China Rate Swaps Advance for a Fifth Month on Inflation Outlook
China’s interest-rate swaps rose for a fifth month on speculation policy makers will curb the availability of cash to stem inflation running at the fastest pace since 2008.
The increase in the consumer price index this year is unlikely to be less than 5 percent, compared with the government’s 4 percent target, the China National Radio reported, citing Wang Jian, secretary-general of the China Society of Macroeconomics. Lenders were ordered on Aug. 26 to set aside reserves on a broader range of deposits, according to a People’s Bank of China document obtained by Bloomberg News.
“The policy move shows that the PBOC is still concerned with inflation,” said Liu Li-Gang, chief China economist at ANZ Banking Group Ltd. in Hong Kong.
The one-year swap rate, the fixed cost to receive the seven-day repurchase rate, rose 24 basis points this month to 4.41 percent as of 4:32 p.m. in Shanghai. The rate, which touched a record 4.52 percent yesterday, was down two basis points today.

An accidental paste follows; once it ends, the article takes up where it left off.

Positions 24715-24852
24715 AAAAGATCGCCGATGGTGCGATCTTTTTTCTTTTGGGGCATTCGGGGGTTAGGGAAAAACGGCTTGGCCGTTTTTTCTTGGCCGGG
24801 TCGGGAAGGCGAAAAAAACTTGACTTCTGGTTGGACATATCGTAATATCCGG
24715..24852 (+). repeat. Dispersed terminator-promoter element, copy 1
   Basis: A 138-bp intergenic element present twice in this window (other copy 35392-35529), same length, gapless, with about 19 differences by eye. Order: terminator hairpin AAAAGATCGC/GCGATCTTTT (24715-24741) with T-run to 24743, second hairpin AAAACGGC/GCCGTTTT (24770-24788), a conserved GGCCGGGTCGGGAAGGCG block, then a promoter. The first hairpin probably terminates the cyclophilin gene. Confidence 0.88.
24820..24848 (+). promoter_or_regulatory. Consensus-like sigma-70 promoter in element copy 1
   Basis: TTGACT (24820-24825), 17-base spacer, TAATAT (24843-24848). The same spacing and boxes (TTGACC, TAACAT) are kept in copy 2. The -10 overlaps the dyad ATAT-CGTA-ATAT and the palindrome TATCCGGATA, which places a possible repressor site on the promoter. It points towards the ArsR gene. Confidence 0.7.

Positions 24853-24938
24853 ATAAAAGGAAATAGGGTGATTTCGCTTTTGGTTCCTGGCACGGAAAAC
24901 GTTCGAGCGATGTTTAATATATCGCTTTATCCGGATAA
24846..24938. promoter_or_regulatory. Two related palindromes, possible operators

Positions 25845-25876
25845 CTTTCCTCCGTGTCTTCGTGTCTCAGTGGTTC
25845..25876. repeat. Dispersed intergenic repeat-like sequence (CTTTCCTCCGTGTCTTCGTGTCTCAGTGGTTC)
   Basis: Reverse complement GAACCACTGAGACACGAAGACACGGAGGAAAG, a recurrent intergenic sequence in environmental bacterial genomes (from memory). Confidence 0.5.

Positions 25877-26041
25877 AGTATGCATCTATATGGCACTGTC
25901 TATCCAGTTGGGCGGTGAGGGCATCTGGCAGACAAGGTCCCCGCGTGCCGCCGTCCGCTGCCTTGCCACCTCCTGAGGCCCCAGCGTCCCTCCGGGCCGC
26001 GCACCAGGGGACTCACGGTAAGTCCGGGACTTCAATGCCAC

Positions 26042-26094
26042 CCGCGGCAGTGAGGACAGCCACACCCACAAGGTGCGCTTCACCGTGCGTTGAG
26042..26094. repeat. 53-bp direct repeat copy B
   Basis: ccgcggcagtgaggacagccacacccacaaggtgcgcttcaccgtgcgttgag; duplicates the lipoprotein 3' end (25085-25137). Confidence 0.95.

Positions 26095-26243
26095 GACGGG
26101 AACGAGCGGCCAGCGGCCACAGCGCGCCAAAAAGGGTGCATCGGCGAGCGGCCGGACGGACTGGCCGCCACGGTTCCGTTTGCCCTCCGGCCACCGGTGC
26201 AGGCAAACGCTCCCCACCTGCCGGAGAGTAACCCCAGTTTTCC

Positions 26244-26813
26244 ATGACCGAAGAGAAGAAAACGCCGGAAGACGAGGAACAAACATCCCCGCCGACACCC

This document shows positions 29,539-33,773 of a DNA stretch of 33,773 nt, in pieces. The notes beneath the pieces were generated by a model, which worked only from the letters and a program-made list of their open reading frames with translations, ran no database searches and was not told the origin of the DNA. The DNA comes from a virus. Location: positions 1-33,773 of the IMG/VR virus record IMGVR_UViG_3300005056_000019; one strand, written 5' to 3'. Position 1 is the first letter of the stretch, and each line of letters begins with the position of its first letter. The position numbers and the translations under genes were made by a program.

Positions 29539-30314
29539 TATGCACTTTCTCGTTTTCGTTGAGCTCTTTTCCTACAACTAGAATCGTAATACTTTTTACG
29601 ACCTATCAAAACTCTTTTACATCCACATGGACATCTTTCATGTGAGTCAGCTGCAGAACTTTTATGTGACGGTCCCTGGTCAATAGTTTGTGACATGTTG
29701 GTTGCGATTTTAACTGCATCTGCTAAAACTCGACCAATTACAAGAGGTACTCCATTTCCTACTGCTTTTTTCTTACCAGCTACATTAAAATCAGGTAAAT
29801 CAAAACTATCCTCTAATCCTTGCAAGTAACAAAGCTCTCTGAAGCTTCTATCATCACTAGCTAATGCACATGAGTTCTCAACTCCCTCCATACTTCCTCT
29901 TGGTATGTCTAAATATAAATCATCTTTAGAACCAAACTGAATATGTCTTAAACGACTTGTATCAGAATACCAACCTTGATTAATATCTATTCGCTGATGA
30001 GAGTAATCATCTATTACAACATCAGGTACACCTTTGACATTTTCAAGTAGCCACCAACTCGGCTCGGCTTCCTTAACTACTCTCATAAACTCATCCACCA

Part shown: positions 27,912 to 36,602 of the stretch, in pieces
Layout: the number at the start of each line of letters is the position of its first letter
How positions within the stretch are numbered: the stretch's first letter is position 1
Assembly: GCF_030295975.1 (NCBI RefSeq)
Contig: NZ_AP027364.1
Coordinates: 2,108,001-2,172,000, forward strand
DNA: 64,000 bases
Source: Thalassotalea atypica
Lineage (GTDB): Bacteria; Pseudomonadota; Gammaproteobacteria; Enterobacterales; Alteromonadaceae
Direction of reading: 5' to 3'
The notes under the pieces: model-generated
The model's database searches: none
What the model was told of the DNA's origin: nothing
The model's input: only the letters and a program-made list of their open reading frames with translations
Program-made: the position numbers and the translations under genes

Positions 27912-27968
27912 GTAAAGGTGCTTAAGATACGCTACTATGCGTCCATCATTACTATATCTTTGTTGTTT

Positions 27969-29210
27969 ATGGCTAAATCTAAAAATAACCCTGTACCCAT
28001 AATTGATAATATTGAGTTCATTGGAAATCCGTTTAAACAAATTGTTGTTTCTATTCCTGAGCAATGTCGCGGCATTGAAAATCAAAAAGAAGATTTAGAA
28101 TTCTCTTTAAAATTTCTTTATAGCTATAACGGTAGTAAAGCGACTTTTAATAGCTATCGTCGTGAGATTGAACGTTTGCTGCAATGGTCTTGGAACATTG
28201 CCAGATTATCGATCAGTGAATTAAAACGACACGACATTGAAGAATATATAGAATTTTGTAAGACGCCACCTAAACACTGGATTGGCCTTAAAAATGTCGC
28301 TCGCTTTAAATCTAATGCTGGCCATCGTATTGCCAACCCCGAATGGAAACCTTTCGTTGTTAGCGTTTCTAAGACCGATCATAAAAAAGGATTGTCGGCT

Inflation may exceed 7 percent in November, when selling of the autumn grain harvest will begin, the China National Radio cited Wang as saying. Consumer prices rose 6.5 percent in July, the most in three years, official data showed this month.
The seven-day repurchase rate, a gauge of funding availability, decreased 16 basis points this month, or 0.16 percentage point, to 4.94 percent in Shanghai, according to a weighted average compiled by the National Interbank Funding Center. It surged 87 basis points this week.
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